If you get an even stronger group, there is a third option that you can take.  Once you take the mole machine down near the Grim Guzzler, have the tank target one of the adds in the pack that is across the divide.  Throw any sort of ability at them (Taunt, Faerie Fire, some other ranged pull) as you jump over the edge.  And then brace for impact!

Guide 4The mobs you have targeted will run all the way down, dragging Fineous and a large pack of mobs with them.  Grab Lord Incendius real fast, get to the doorway, and start AoEing! Once the dust has settled, the two bosses will both be down and the entire instance will be complete.

This option requires a very strong tank and heals because the damage from all those mobs can be very intense.  But again, if your healer and tank coordinate you will have no problems handling all the mobs.  This method further reduces the run to a whopping 1 minute.  One minute for two boss kills and a large chunk of XP for completing the wing? I’d take it!

So there you have it! Pants’ super fast leveling trick!  With good groups and fast queues, you can speed from level 47 to level 57 in under an hour.  Happy rushing!

(Note: Special thanks to Zanima for protecting my low leveling bear butt!)

Out-trolling the Trolls

WoWScrnShot_010116_150125 (2)I think it could be pretty easily argued that some of the worst behavior in WoW shows it’s ugly face in leveling dungeons.  You have the dps who pull rooms before the tank, the tank that constantly LoSs the healer and the healer who hurls abuse at the rest of the group.  And a million other scenarios.  Sure, there are good apples in the barrel but there’s no denying the toxicity of some groups. I’ve been in heroic Hellfire Citadel pugs with less blaming than leveling dungeon groups.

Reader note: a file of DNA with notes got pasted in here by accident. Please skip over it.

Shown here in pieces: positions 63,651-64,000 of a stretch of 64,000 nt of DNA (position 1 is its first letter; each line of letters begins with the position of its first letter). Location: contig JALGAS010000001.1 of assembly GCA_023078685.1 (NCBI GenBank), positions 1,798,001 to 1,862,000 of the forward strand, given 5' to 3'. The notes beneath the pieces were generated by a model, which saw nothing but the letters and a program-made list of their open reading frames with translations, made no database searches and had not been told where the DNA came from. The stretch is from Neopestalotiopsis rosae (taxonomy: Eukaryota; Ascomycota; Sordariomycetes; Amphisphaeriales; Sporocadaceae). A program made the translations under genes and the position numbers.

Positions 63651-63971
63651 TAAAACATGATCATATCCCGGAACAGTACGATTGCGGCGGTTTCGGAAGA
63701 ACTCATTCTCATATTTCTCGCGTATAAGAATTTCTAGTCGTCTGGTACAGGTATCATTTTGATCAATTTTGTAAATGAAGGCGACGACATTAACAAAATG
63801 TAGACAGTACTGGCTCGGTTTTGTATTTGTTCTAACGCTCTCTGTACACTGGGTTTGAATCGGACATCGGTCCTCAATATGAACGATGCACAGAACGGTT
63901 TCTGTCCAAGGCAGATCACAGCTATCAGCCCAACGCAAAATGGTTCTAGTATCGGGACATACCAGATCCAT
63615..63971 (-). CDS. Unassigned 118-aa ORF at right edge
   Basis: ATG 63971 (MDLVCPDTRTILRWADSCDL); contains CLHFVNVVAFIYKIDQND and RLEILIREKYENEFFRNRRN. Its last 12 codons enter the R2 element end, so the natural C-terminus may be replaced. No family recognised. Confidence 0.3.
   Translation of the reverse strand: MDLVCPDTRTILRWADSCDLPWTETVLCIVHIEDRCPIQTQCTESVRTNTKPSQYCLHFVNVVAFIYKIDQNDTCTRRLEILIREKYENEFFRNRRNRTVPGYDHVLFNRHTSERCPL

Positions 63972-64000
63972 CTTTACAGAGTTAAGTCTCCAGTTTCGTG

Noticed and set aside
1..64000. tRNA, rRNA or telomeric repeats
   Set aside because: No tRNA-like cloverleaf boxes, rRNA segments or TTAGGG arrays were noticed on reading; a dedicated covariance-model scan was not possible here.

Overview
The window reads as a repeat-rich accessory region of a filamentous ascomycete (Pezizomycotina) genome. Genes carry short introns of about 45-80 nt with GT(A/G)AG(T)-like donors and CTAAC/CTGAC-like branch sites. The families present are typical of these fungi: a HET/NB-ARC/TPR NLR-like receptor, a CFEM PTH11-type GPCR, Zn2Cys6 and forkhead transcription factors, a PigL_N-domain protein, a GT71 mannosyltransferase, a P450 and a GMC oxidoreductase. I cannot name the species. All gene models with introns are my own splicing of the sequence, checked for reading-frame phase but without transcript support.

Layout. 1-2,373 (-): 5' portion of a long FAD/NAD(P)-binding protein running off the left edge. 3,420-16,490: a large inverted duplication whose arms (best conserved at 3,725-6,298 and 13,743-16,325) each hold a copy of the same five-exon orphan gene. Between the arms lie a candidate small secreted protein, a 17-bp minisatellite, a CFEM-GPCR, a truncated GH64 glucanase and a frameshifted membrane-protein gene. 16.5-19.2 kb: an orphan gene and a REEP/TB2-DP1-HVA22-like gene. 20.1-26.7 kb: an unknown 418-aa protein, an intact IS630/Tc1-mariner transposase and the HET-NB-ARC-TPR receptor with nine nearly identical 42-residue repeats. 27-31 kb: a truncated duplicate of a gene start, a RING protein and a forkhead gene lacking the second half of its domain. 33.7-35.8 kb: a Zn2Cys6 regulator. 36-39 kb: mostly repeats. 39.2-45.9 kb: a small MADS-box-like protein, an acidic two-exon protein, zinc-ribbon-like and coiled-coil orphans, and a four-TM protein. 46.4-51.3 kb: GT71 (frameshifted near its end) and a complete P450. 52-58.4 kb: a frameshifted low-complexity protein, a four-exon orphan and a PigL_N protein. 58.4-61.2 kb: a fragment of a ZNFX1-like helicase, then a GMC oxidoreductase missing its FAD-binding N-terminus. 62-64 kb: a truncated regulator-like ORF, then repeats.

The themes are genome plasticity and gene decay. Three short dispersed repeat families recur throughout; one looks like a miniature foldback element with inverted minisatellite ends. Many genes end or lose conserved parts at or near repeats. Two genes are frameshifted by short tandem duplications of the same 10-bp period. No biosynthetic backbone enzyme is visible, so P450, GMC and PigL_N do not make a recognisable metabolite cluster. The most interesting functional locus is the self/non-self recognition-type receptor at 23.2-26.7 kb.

Like I’ve touched on before, I’m a pretty fast tank.  I’ll run a dungeon in 5 minutes if the healer can keep up.  But that’s the catch- I go as fast as the healer is capable.  If the healer can’t heal me through all of that damage, I slow down.  Unfortunately, when I slow down for the healer is about when the dps start pulling even faster.

You pull it, you tank it.  If you’re going to run into a room when I as the tank am waaaaay far back, you can go ahead and take all those mobs down yourself.  Typically, I whisper the healer to not heal the offending dps, and I move past to pick up a different group.  If the dps lives, good for them, hopefully they won’t do it again.  If they don’t make it, too bad so sad, I pick up the adds and continue on.  I understand wanting to go fast but  I’m not going to pull any faster than what the healer can manage.  I don’t go slow.  There’s really no reason to pull for me, I’ve got plenty of ranged pull mechanics.

So the other day, I was chain running a bunch of leveling dungeons with a good friend from my guild, Vall.  I was tanking on my druid and Vall was healing on a mistweaver monk.  Vall’s a pretty good healer but he and I both know that mistweaver isn’t very strong while leveling.  Thus, I couldn’t pull everything at once- I needed to be more controlled with my pulls to make sure I wasn’t taking too much damage.